1) Sponsorship and sports integration. Consumer brands are increasingly looking to partner with sports organizations that align well with their own message. Take for example, the NBA's Golden State Warriors, whose arena is sponsored by tech giant and huge bay area employer, Oracle. The company knows the region and has been there for decades, and by pairing themselves with California's fastest-growing fanbase, they are able to leverage the team’s identity for being young, trendsetting and innovative.
2) Globalization. Ever wonder why the Jacksonville Jaguars have games in London throughout their season? This is the Jaguars’ way of increasing brand awareness globally. Addtionally, Kings owner, Vivek Ranadive, who is Indian American, has discussed raising the team’s presence in India by creating a team website in Hindi, hosting international video conferences during games and sending personnel on outreach trips to the South Asian country. The team made headlines abroad by signing the first Indian basketball player, Toronto-born Sim Bhullar. Furthermore, Ranadive has mentioned the possibility of another Indian player joining the NBA, which would benefit the team by increasing its fanbase, as has happened with France, China and Argentina in the recent decades with their talented, homegrown exports.
Data intelligence is used across the globe and mostly paired with traditional business practices, but in sports, it’s to help franchises make better player-related decisions. One way to do this is through the practice of using statistics with predictive modeling to build a winning team.
Teams across the NBA, such as the Golden State Warriors, San Antonio Spurs and the Houston Rockets, use big data sets to help owners and coaches scout and recruit players with the largest upside, and mold game plans based on past player performance and trends.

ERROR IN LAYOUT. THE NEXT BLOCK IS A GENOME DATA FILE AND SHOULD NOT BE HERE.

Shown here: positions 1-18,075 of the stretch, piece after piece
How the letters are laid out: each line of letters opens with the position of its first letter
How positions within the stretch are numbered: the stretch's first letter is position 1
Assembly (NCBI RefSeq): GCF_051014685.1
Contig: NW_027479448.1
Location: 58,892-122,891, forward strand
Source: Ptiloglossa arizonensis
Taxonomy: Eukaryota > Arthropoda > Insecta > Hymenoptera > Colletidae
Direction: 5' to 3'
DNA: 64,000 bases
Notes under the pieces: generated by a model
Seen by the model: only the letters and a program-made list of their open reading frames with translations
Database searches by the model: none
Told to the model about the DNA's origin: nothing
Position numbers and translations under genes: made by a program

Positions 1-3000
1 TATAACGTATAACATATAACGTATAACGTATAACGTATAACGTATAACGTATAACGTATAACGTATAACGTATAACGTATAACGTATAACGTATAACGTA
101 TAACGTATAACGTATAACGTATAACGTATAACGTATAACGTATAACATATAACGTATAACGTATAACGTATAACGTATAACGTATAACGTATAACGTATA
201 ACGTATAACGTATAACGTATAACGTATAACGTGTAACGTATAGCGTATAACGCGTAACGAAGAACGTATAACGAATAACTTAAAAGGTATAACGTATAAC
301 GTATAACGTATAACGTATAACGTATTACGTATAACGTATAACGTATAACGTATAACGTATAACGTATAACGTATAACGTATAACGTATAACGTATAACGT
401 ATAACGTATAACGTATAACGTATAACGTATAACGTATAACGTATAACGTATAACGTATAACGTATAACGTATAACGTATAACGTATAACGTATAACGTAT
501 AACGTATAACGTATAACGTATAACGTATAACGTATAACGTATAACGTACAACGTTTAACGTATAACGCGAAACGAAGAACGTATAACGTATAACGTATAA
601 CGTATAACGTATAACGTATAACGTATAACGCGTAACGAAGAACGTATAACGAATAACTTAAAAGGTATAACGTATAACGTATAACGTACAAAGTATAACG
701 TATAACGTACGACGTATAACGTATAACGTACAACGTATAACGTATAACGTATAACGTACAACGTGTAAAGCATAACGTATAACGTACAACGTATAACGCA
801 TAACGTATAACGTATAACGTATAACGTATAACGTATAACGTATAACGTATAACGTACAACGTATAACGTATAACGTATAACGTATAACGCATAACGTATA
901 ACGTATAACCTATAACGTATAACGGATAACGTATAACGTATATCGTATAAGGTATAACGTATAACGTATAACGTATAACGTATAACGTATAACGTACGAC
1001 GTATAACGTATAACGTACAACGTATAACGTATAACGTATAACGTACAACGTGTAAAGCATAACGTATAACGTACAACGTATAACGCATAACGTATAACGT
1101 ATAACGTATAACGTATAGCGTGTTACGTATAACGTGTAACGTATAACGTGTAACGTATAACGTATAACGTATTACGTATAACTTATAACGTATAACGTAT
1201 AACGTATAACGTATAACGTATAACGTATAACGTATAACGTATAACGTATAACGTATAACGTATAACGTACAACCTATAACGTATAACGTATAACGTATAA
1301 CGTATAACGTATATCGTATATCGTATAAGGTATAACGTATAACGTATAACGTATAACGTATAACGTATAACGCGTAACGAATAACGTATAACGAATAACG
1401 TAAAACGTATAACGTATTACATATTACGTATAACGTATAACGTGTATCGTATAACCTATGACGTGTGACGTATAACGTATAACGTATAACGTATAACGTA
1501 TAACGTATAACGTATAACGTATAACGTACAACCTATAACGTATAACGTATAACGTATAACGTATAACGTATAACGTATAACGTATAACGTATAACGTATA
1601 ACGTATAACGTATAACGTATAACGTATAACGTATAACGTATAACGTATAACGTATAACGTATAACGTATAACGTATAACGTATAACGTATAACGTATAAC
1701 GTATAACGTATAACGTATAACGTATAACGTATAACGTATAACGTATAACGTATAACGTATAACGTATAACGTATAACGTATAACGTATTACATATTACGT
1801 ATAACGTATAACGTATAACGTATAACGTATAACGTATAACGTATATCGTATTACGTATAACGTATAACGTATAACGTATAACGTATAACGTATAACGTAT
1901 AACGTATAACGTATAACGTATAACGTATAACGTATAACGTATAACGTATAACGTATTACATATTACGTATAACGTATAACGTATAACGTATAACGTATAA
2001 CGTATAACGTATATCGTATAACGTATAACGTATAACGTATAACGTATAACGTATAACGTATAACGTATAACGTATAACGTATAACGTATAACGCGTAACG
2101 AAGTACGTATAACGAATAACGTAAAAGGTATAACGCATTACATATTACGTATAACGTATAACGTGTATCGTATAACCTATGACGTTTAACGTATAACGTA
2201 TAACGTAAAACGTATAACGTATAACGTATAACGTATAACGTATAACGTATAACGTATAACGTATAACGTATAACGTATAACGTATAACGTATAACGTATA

The NBA, in its 2013-2014 season, adopted the STATS SportVU tracking platform, which is a system comprised of six cameras in each arena, which measures the movement of the ball and every player on the court, to generate a database of key performance information.
As with any data, sets change with every play, which then shifts the emphasis from the amount of points scored to more in-depth and accurate measurements of a player’s overall efficiency, productivity per touch and defensive effectiveness. This data then helps the coaching staff determine what changes need to be made on subsequent plays and during future games, as well as player rotation and even for roster changes.
According to Golden State Warriors 2015 NBA Finals MVP, forward Andre Igoudala, the data’s greatest impact is in helping management build a team of effective and compatible players. As you can see here, it's not just the team's data analysts who find this information pertinent to building a winning franchise.
Data used in marketing is an analytical tool to track your performance and evaluate changes to be made, but it doesn’t always win you a marketing campaign if you don't tell a story with the numbers. Just like that, any big data usage for performance purposes in a sports team will not help them win a game, rather it’ll help the team gain competitive advantage and allow them to better predict how a change in play-calling or lineup may affect their chances of victory.
Currently, coaches and trainers are playing the educated guessing game when it comes to a player’s health and rest cycle, but data trends can vastly improve this imperative process. Data analysis is also contributing to better biomechanics in sports such as wearable devices, which help determine the physical stress of a player, hydration levels and even predict the likelihood of injury so that a player can lessen their risk of missing extended periods of time.
With data intelligence becoming a key source for all business decisions, the business of sports has become increasingly aware of the technologies best suited to help their teams maximize revenue, their players to perform at peak condition and to ensure their fans are engaged and wanting more.